Re: Your Brains, or, Obama the zombie?

hungry for change

“change”… that what the kids are calling it these days?

Step one: view:

If you don’t have time to watch it, it is a song about a zombie who is trying to persuade his next victim to stop resisting and allow him to eat his brains. It’s all about compromise.  While it sounds like it would be a horrible song it’s actually quite pleasant to listen to.

The zombie author of the song is clearly a master of rhetoric and the writing of up-beat poppy 1-4-5 chord progression radio smash hits. If you listen to the song, you will see that the zombie is clearly just an all-around nice and reasonable guy. In my opinion, the song is both better written and more comforting to listen to then anything on the current top 40 chart.

I don’t ever want to have my brains eaten by a zombie, but if I ever did, it would be by this zombie. He just seems like a decent and respectable undead guy; by far more classy then any other zombies I’ve come across! I do consider myself a bit of a connoisseur of zombies having killed literally thousands of them on my Xbox.

While listening to the song, I had a realization: If Barack Obama where to become a zombie, this would be his song.

I, like many Americans, have a sort of love-hate relationship with our current president. That is, when I hear him talk, I love him. However, when I see the actions he’s taking, I almost always hate them. He reminds me of the zombie from the song. An all-around well-meaning, nice guy, who unfortunately wants to eat my brains.

When Obama got reelected, I, like most rational middle-of-the-road Americans really wasn’t too concerned. Within two months, he launched a media – fortified all out blitz campaign to demonize law-abiding gun owners with the ultimate objective, many believe, of the disarmament of America.

I think he may really be a zombie. Think about it, if you wanted to go around eating all the brains in America, wouldn’t disarming your potential victims be the first action you would want to take? Based on personal experience, I know for a fact that an exercise of Second Amendment rights is an absolute necessity when defending yourself from the zombie apocalypse. I never wanted to see a communist zombie in the White House, but if I did, my first choice would be Barack Hussein Obama.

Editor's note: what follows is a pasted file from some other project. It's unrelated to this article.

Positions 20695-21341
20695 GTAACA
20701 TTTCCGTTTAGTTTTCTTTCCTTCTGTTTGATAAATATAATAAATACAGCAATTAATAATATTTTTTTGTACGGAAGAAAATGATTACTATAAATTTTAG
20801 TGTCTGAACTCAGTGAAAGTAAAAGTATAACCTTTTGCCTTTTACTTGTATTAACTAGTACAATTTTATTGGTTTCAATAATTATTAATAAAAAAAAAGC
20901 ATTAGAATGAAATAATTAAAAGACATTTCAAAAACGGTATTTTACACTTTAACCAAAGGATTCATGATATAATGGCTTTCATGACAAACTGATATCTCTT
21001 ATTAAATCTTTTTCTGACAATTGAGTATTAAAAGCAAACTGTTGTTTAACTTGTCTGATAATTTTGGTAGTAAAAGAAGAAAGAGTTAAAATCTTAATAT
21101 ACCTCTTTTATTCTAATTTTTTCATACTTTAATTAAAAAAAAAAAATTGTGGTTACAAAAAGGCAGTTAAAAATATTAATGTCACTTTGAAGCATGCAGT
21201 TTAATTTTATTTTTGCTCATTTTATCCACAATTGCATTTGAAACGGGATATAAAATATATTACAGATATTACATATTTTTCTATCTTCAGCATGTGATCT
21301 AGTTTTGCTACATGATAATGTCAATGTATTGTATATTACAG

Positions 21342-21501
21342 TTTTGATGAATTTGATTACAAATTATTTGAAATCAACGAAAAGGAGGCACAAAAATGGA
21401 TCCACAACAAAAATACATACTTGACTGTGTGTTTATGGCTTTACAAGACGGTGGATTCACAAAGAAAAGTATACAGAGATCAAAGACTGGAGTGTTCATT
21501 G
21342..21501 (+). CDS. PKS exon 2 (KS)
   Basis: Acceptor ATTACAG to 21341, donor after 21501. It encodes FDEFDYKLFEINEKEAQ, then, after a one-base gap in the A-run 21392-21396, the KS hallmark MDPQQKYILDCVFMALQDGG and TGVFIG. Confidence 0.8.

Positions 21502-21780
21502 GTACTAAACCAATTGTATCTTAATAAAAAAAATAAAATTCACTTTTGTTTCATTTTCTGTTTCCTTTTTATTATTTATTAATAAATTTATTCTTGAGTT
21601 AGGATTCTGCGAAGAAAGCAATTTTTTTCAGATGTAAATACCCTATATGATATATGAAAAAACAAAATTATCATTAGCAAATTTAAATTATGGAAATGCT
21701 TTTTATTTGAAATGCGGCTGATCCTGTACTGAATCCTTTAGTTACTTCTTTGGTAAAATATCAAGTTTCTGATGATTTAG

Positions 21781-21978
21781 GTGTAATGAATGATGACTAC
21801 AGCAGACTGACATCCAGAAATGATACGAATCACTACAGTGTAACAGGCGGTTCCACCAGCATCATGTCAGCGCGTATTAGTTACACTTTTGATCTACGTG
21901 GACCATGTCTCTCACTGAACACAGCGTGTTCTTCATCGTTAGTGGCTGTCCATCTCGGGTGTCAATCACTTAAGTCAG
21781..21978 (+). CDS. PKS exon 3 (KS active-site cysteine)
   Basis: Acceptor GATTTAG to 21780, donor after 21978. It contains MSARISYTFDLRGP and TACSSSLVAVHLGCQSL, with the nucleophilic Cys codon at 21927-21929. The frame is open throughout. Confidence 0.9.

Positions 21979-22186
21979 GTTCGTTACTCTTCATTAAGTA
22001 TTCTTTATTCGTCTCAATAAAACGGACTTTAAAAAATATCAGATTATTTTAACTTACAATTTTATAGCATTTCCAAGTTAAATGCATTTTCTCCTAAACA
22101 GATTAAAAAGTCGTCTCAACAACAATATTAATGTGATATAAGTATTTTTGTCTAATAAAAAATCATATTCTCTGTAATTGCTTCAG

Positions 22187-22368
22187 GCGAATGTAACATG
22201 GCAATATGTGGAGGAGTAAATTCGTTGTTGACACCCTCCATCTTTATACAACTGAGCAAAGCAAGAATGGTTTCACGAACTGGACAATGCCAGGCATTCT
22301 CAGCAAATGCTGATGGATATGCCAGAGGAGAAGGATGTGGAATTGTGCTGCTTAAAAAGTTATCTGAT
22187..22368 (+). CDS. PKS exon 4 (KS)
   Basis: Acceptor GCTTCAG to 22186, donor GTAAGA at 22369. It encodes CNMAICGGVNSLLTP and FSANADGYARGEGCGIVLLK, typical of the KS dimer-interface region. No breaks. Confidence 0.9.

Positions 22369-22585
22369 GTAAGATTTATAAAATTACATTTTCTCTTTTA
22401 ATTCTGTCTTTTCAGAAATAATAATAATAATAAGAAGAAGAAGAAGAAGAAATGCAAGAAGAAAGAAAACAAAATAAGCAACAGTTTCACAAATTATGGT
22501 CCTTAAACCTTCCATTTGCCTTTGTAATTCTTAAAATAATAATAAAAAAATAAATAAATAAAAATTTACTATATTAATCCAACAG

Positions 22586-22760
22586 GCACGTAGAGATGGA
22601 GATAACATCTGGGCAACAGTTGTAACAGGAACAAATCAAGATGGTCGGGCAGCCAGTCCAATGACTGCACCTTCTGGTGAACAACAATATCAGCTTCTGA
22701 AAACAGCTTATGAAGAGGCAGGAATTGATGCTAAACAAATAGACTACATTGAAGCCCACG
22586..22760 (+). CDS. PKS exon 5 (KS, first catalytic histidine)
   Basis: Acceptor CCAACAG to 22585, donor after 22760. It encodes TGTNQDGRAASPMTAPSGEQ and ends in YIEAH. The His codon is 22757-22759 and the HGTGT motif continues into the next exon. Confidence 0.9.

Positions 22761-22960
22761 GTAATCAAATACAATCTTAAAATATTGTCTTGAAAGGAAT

My hypothesis: like the voice in the song “Re: Your Brains”, Barack Obama is a zombie who is also a Jedi of rhetoric.  While I do really want to compromise, I don’t see any room for middle ground with an undead maniac who’s sole purpose in life is to eat brains, specifically, my brains.  (Just when I thought I was being original and clever, I discovered that I am not the first to come up with this hypothesis; for extra credit, do a google image search for “Obama zombie” and see what you find.  While I do sort of love-hate the guy, I respect the office of the president and think that these renditions cross the line.  They are well done and worthy of a gander, just not a place on my blog.)

What is your alternative hypothesis?


A Tide in the Affairs of Men

1 11 13_489Hawaii

What are you currently doing in life and why?

What I wanted to do in life turned out to be not at all what I thought and I turned out to be a bit of a failure.  I worked very hard at failing to achieve my dream and wasted some good years in the process- most of my twenties.  Incidentally, I have recently experienced success that exceeds my efforts in a field which was never my deliberate intention.

I just sort of ended up getting pretty far in a different field by doing my job, going to school, and taking the amazingly good opportunities that fell in my lap at each step of the way.

Someone asked me yesterday if the job I am getting ready to start was my “dream job”. I answered, honestly: “I don’t have any dreams- but this is a good job and I look forward to it.”

There is a funny thing about the nature of success and failure: I don’t feel that I can attribute my success to my own efforts. Equally, I don’t feel fully to blame for my failures. Rather, everything just kind of “happened”.

A certain quote comes to mind for me regarding the nature of our lives (I can’t believe I am willingly quoting Shakespeare, gag, my high school English teacher would be so proud though):
“There is a tide in the affairs of men.
Which, taken at the flood, leads on to fortune;
Omitted, all the voyage of their life
Is bound in shallows and in miseries.
On such a full sea are we now afloat,
And we must take the current when it serves,
Or lose our ventures.”
Julius Caesar Act 4, scene 3, 218–224